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Lawyers are Killing Our Economy

From my father and former Texas Court of Criminal Appeals Judge Stephen Mansfield...

Lawyers Are Killing Our Economy

As of 2009 there were 20,000 lawyers in Japan, population 125million. In Germany, population 82million, there were 133,780. France had 45,000 lawyers out of 62million residents. The United States, population 305million, had 941,000. By 2015, we will have over 1,000,000, meaning 1 out of every 310 men, women, and children living in the US will be a lawyer. We will have nearly 3 times as many lawyers as the European Union. Is this a good or a bad thing? Clearly the answer is bad.

As the number of lawyers and law schools has exploded over the last 30yrs, the cost to the country in economic loss and loss of personal freedom has been immense. Remember, lawyers, unlike engineers, plumbers, miners, and manufacturers do not produce anything tangible. Lawyers produce lots of lawsuits. Lawyers have to eat just like anyone else; hence through state legislatures and the Congress, create new causes of action. Well-intentioned laws like the Americans with Disabilities Act have led to highly-abusive ADA filing mills that are basically practicing legal extortion. Environmental laws have led to all kinds of questionable lawsuits filed by activist environmental lawyers whose goal seems to be to destroy oil, natural gas, coal, and nuclear energy while enriching themselves. Activist judges and their trial lawyer allies have colluded, in many states, to prevent (or overturn) meaningful medical malpractice and tort reform.

You might ask don't trial judges have the authority to throw out clearly excessive jury verdicts, such as a $10m dollar award against a nursing home for the death of an 88yr old Alzheimer's patient due to a bed rail not being secured? If that judge is in a state where judges are elected, she knows if she tosses out the verdict there's a good chance the trial lawyers will run a well-financed candidate against her in the next election. In states were judges are appointed, crossing trial lawyers means a trial judge will never get a shot at a promotion to a higher court.

Everyone knows that billions of dollars are wasted every year on unnecessary medical procedures out of fear of lawsuits; estimates range from $10b to $200b per year. Needless to say, Obama's new health regime ignores medical malpractice tort reform. In fact, some commentators suggest language in the bill may create new causes of action against health care providers, employers sponsoring health care plans, and insurance companies. By the way, forget Congressional action on tort reform; after Big Labor the major contributor to Democrats is the plaintiffs' bar.

Let's not place all the blame on plaintiffs' lawyers for excessive legal costs. Every major city in this country has huge law firms serving big corporations. Every year, the Fortune 500 spends billions of dollars on legal fees for various reasons: fighting lawsuits, dealing with government at all levels, etc. This is money that is diverted from research and development and job creation. Entire industries, notably the asbestos and pharmaceuticals, have been crippled by ruinous litigation, and it is getting worse. Look at all the ads on TV by lawyers soliciting clients to go after drug companies, etc.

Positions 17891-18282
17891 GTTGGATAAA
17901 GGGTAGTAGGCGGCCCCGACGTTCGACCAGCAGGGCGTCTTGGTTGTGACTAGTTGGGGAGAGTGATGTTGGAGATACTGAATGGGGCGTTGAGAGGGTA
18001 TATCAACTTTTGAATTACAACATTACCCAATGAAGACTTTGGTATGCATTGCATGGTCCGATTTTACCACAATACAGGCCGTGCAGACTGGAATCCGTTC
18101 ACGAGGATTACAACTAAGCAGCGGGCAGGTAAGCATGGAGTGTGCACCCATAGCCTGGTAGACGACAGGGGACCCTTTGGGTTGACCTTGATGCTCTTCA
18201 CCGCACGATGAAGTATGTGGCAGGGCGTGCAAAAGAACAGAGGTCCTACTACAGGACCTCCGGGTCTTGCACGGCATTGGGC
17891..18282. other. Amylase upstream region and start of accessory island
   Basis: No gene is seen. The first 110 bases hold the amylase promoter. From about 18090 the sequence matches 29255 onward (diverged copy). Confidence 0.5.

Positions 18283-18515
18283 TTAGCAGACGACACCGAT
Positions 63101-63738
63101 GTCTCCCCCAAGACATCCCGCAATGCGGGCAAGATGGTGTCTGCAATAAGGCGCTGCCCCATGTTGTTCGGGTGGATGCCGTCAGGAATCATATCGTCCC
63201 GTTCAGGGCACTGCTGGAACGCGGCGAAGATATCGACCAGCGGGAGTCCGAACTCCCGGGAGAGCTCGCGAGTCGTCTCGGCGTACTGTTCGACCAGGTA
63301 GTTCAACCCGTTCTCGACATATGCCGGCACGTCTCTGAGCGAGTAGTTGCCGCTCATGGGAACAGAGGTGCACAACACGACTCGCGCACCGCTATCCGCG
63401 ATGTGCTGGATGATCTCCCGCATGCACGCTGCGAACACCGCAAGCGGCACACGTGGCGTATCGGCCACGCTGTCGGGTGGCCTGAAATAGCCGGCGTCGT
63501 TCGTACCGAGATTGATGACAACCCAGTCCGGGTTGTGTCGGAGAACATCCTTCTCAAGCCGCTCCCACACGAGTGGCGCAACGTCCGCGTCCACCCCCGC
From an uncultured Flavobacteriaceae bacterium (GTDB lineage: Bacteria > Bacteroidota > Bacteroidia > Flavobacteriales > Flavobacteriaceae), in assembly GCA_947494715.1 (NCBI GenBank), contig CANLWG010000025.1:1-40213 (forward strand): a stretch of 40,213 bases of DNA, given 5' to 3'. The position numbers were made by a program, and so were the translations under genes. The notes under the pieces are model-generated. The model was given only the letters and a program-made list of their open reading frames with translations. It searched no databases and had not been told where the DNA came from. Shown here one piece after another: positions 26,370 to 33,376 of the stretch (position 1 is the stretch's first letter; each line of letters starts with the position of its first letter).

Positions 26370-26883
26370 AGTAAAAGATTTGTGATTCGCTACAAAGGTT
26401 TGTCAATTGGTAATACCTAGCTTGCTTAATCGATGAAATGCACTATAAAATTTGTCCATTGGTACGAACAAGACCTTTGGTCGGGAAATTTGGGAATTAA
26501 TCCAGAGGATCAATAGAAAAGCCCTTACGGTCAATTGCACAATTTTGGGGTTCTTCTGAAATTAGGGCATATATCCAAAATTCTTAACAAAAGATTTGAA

What needs to be done? Let me suggest the following:

1. Reduce the number of law schools. We don't need another 30,000 new lawyers every year, many of whom won't find jobs that will allow them to pay off their student loans.
2. Institute "loser pay." Germany, Japan, the UK, France, and Canada have this rule and all of them are considered to be good places to live. Simply put, if you file a lawsuit and you win, you get your damages plus legal fees. If you lose, you pay the other guy's legal fees. Can you imagine anything more fair? This will kill most frivolous lawsuits.
3. Cities and States are paying billions due to lawsuits resulting from criminals killing themselves in jail or by fleeing felons who hurt bystanders, or drunks who drive in front of trains, etc. The solution: reinstate meaningful sovereign immunity that allows suits only in cases of clearly gross negligence by the city or state.
4. Establish special courts, similar to the Federal Tax Court and Bankruptcy Courts, to handle medical malpractice and drug cases. There would be no jury and the courts could appoint their own experts. Limits on non-economic damages of say, $500,000, would apply. In drug cases, FDA approval would be considered an affirmative defense.
5. Establish a nationwide rule that does not allow US courts to hear foreign cases. If someone gets hurt in Brazil, the case belongs in Brazil, not Houston, TX.

Lawyers are not all bad, of course. Many lawyers do pro-bono work and contribute to their communities. A strong criminal defense bar is essential to ensure everyone's rights in the event of facing criminal charges and to protect us against prosecutorial abuses. And, yes, persons who have faced discrimination due to race, sex, or disability need access to competent representation. None of this would be threatened by any of the 5 reforms recommended above.

S.W. Mansfield
Former Judge
Texas Court of Criminal Appeals

Disclosure: No Positions